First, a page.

"Life is about timing" - Carl Lewis, Olympian

The developmental time for inventions varies according to industry type and the organisation developing the product. This means that the timing of filing patent applications and associated strategies needs to be carefully thought out if the patentee is to gain full advantage from the patent system.

In general, industries based on the softer sciences (such as life science) take considerably more time to develop a product than those based on the harder sciences (such as electronics). One reason for this is that the testing of inventions on live subjects takes time. Particularly with agricultural and horticultural applications, data is required over a number of seasons or generations. In contrast, mechanical, electrical and software based inventions can be tested and improved rapidly – often leading to working prototypes within twelve months of initial concept.

In general commercial organisations tend to have a faster development time than pure research organisations - mainly because they tend to have more rigorous systems focused on particular markets. In contrast, research organisations tend to be more speculative. There are of course always exceptions.

Unfortunately, the twelve month patent cycle means that within a year of concept and the filing of a provisional application, there is an expectation that a complete patent specification will be prepared and filed along with international applications. Often publication of the patent specification occurs six months after this.

This timing does not suit a long development cycle. To warrant the expense and effort of filing international patent applications, you need to know if the product is likely to work, whether there is a market and the final form of the product so that you can get robust patent protection. Further, early publication can signal your intentions to competitors.

What to do?

It is possible to delay filing applications or shift filing dates of applications if a particular project is taking longer than expected to become market ready. However, this requires that publication does not occur until at least an IP position has been clearly considered. For most countries, publication cannot occur before the priority date of any patent application. Therefore publication (such as in a research paper) adversely effects the ability to juggle priority dates.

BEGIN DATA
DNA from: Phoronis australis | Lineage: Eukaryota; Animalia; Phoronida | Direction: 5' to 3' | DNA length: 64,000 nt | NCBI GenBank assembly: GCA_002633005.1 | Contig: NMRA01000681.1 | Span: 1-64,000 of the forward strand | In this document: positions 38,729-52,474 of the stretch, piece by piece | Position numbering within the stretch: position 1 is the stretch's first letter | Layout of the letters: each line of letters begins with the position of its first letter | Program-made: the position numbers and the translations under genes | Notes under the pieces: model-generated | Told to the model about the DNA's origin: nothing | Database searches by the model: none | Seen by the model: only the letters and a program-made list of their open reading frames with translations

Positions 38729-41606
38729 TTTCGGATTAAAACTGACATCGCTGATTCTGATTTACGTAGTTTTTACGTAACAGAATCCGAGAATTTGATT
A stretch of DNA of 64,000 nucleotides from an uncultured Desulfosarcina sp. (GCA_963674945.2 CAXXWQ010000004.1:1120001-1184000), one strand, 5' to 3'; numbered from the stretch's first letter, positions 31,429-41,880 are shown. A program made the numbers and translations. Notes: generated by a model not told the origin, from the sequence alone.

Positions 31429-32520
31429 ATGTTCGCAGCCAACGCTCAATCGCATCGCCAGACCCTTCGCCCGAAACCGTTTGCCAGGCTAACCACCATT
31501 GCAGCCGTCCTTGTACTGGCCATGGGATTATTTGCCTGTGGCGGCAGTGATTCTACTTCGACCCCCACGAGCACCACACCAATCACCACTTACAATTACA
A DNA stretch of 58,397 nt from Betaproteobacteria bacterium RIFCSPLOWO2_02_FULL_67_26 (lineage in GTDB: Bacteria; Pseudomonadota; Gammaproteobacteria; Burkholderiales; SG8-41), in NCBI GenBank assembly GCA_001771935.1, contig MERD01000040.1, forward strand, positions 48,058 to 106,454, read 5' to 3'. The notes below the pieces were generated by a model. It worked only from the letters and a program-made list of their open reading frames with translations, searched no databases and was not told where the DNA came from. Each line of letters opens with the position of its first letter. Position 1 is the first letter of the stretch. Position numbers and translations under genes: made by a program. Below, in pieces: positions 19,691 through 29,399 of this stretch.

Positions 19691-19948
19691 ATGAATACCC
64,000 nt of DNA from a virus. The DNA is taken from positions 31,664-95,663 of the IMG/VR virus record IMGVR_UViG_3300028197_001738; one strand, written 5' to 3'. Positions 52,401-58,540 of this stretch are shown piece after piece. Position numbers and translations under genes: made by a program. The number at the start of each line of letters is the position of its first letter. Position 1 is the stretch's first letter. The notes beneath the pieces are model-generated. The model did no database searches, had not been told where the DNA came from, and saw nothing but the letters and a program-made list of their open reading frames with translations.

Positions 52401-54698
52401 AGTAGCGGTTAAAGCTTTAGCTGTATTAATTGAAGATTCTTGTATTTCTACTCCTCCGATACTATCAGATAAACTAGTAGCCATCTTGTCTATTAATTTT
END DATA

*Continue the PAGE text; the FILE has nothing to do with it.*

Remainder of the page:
Tactics that can be adopted to match the filing of patent protection with the development cycle can include the following:

  1. delay filing a patent application until you have some confidence in the invention: however, if a competitor is working on something similar then there is risk the they may obtain an earlier priority date than you;
  2. withdrawing an early filed patent application (if you feel confident that you can lose the priority date) and refiling it;
  3. filing a complete specification in the first instance to get feedback from the patent office so as to get direction as to exemplification data required: this works well with the New Zealand Patent Office as it has a fast examination turn around;
  4. file a generic patent application for the broad concept with the risk that without specific examples it may not get granted: this can act as a deterrent until you file a more specific patent application (perhaps directed towards a selection invention) for the best embodiment of the invention;
  5. ensure that R&D is required to meet milestones such as provision of examples for inclusion in the patent specification: then adjust the timing of filing patent applications (or the decision as to whether to proceed with a particular application) based on whether R&D meets those milestones.

As can be seen, there are a number of options that can be undertaken to meet different development cycles. The key is to have controls in place to prevent premature publication and communicating with your IP strategist.

The content of this article is intended to provide a general guide to the subject matter. Specialist advice should be sought about your specific circumstances.

James and Wells is the 2009 New Zealand Law Awards winner of the Intellectual Property Law Award for excellence in client service.